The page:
(h)    Large areas inhabited with tribal population lack facilities to harvest water and to stabilize their food/ crop/ fodder production due to reduced forest yields, deterioration in land quality, lack of tribal agriculture policy and population pressure.  This leads to a sustained misery, socio-political unrest and insurgency among the tribal population.

2.2 New Prospects and Opportunities Associated with Watershed Management

In spite of the above-mentioned problems and constraints as well as some other problems and constraints, watershed management is associated with new prospects and opportunities.  Some of them are listed below:

(a)   There is a need to produce more and better food without further undermining the environment/ ecology, especially the land, water, forests, wildlife and atmosphere.  This may include adoption of best management practices (BMPs) such as organic farming, de-silting for reservoir capacity restoration as well as for crop productivity increase, sprinkler and/ or drip irrigation to avoid excess use of water, no tree felling policy, afforestation and arboriculture through high oxygen yielding & other medicinal plants etc.

(b)  There is a need to ensure that gains due to groundwater recharge are not dissipated by excess groundwater extraction.  To achieve this, groundwater over-extraction should be avoided through public awareness and also through regulation.

(c)   There is a need to consider the downstream impacts of intensive upstream water conservation.  For this, watershed associations with representations from all the stakeholders in the watershed should be made operational.  These associations can take decisions in the best interest of all the people concerned.  

(d)  Decreasing the costs at which the gains are achieved and thereby increasing the modest benefit-cost ratio should offer new prospect and opportunity in watershed management.  To realize this, low cost technologies which may involve local materials, labour at practically no cost, technologies which are traditional and time tested should be employed to generate more benefits spread over the entire watershed among all the stakeholders.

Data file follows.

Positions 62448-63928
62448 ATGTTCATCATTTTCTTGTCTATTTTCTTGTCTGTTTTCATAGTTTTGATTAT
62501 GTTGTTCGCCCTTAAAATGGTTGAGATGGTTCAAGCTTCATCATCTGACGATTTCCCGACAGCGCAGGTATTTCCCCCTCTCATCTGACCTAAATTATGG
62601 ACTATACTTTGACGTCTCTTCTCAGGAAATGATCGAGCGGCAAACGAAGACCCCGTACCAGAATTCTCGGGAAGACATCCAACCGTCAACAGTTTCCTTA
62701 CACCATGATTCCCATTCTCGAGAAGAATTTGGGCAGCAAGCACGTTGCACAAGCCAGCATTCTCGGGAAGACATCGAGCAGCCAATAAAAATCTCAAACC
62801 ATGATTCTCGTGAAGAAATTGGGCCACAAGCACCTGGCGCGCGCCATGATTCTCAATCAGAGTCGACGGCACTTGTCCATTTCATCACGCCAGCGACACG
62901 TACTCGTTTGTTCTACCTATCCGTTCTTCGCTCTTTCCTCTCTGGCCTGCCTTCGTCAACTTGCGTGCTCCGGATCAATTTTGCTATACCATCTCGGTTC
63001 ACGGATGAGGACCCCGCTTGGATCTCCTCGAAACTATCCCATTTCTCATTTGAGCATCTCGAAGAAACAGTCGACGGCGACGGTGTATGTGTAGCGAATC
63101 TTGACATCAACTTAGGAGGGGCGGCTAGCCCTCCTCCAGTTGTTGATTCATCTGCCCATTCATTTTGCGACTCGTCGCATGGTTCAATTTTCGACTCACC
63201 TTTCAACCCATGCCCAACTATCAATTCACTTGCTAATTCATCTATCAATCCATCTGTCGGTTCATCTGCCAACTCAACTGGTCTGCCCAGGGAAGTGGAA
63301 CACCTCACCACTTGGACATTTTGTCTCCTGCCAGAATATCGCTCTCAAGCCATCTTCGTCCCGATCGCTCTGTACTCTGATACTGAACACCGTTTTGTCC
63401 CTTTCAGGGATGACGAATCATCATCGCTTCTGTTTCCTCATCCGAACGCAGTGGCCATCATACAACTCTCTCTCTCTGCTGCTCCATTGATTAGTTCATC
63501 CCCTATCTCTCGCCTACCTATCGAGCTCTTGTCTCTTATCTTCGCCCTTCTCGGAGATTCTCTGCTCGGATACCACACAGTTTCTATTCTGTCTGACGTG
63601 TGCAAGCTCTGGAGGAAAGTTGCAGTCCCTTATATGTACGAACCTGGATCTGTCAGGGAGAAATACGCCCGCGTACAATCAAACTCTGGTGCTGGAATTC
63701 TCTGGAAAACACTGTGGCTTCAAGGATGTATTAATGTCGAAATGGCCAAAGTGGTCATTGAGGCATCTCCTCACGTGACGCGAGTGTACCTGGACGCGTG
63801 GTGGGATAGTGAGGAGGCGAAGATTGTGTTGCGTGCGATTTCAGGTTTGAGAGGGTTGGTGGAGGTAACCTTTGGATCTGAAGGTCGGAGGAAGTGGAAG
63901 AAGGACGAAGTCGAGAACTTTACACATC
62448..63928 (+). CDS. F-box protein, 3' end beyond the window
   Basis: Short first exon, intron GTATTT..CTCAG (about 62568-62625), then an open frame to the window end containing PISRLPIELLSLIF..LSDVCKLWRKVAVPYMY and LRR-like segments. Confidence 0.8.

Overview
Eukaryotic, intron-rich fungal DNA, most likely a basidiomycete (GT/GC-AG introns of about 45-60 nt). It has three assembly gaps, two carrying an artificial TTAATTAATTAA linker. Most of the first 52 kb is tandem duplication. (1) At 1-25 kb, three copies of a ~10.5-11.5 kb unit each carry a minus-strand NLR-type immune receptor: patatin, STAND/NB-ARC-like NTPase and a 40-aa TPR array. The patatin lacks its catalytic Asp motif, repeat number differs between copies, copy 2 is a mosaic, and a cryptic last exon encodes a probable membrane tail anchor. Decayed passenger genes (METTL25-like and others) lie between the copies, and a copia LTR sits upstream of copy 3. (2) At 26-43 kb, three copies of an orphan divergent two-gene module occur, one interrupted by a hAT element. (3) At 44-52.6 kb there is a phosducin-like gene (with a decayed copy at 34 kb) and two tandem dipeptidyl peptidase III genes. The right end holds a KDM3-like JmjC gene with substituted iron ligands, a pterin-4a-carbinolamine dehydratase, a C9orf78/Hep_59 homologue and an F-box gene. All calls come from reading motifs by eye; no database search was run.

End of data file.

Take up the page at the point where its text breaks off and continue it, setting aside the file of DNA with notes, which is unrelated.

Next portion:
(e)   Increasing all sections of people’s participation beyond the project implementation stage to ensure sustainable watershed management should be a top priority.  Only this can ensure progress on a sustained basis overcoming the hydro-geological, socio-political and other uncertainties.

(f)    Many successful watershed management programs -especially in India, have been implemented on a small scale in a few villages by collaborated efforts among the government departments, non-governmental organizations (NGOs) and research organizations.  They represent sporadic BMPs.  Hence there is a need to scale up the watershed management activities over large areas which could include remote and/or difficult terrains, so that many problems affecting our agricultural, rural and forest sectors can be effectively addressed.

(g)   Since there have been no or very few institutions built for research & development on collective management of watersheds, there is a need to build centers of advanced learning employing the modern tools of remote sensing, geographic information systems, decision support systems, computer based planning tools, poverty & socio-economic analysis etc.